Named one of the 7 Best 401(k) Plans of 2024 by Forbes Advisor!

Get started
Search for topics or resources

401(k) Plan Design – Our Checklist Can Make the Process Simple

Eric Droblyen

April 12, 2023


There is no such thing as a “one size fits all” 401k plan. Why? Employer goals for a 401(k) plan can vary greatly. Some employers want to maximize owner contributions at the lowest overall cost while others want to incentivize employees to save a portion of their paycheck for retirement. The process of matching 401(k) specifications to employer goals is called plan design.

There are 6 major features a 401(k) plan must define during the design process - eligibility, compensation, contributions, vesting, distributions and loans. Each of these features are described below. Use this checklist to choose the 401(k) specifications for your plan based on this information. Once the checklist is complete, a professional 401(k) provider can use it to help draft a formal plan document to govern your 401(k) plan.


Employers may allow new employees to enter the plan immediately or require them to meet minimum age and service conditions first. Employers may also limit when newly eligible employees enter the plan. Generally, employers with a transient work force favor more restrictive eligibility requirements. On the other hand, minimal or no eligibility requirements are used by employers who want their 401(k) plan to help recruit top employee talent or wish to help employees save as early as possible.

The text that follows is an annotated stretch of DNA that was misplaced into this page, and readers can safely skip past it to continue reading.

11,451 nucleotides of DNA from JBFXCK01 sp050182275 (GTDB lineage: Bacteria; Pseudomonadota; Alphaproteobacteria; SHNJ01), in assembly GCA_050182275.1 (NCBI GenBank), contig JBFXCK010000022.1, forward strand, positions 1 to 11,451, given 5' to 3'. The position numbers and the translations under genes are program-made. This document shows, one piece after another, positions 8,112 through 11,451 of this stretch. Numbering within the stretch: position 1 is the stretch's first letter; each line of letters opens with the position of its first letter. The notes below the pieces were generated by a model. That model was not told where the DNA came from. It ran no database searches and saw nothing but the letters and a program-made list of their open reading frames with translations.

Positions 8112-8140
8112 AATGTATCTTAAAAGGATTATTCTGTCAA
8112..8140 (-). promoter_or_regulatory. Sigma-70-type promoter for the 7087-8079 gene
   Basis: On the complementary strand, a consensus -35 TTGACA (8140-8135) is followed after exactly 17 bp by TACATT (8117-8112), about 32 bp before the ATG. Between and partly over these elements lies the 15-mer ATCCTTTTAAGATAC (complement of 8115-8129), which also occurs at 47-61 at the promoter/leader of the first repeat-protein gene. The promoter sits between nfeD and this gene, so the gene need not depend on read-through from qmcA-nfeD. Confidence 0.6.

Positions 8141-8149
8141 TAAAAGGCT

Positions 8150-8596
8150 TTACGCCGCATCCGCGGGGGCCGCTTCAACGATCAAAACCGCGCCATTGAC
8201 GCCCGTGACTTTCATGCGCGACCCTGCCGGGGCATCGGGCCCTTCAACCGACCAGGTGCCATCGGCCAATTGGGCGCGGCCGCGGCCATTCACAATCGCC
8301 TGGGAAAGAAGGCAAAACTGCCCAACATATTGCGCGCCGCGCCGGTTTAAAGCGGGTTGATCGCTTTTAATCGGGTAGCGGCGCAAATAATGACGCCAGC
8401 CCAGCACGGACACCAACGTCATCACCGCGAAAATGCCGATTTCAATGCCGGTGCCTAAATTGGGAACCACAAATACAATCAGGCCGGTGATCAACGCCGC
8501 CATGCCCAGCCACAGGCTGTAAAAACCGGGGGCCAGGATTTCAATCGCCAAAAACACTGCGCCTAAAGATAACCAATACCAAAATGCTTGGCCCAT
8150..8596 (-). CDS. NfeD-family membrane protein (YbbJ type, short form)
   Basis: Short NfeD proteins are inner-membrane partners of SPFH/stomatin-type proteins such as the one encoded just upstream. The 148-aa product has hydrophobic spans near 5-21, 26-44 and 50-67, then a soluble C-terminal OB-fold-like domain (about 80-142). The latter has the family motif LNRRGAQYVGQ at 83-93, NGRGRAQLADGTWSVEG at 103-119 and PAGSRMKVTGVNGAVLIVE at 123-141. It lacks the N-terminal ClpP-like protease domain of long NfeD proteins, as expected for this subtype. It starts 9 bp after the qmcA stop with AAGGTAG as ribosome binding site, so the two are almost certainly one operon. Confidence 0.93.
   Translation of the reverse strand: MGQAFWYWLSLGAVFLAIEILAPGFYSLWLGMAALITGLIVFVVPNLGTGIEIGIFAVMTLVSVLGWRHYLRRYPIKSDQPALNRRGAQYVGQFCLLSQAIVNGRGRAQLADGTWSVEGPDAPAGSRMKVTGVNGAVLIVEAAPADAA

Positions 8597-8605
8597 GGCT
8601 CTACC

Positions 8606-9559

You can also exclude certain employees from plan participation altogether as long as annual coverage testing can pass. 


The law permits you to exclude certain types of compensation for plan purposes without issue, including compensation earned prior to plan entry and fringe benefits. You can also exclude other types of compensation (e.g., bonuses, overtime) if special annual testing is passed.

High 401(k) Fees


A 401(k) plan can permit employee and employer contributions. Any employer contributions must be allocated to participant accounts pursuant to a formula in the plan document.

a. Employee Contributions

401(k) deferrals are pre-tax contributions made to a plan at the election of an employee, in lieu of receiving such amounts as cash compensation. Roth deferrals are similar to 401(k) deferrals, only they are contributed by employees on an after-tax basis.

An automatic enrollment feature allows you to enroll employees in your plan without the employees’ affirmative election, as long as the employees have the right to “opt out” of contributing or change the amount of automatic deferral.

A Qualified Automatic Contribution Arrangement (QACA) is a special type of automatic enrollment feature that also satisfies safe harbor contribution requirements (see Safe Harbor Contributions).

b. Safe Harbor Contributions

A safe harbor 401(k) plan is a type of 401(k) that automatically satisfies ADP/ACP testing requirements. It will also automatically satisfy top heavy minimum contribution requirements for a year in which the only contributions made to the plan are elective deferrals (pre-tax or Roth) and safe harbor contributions (i.e., no profit sharing contributions).

Eligible safe harbor contributions include:

  • 4% matching contribution
  • 3.5% matching contribution (QACA safe harbor plans only – see Employee Contributions section)
  • 3% non-elective contribution

These contributions are non-discretionary (required) contributions. They must be subject to 100% vesting (QACA contributions may be subject to a 2 year cliff vesting schedule) and may not be subject to any allocation conditions.

c. Matching Contributions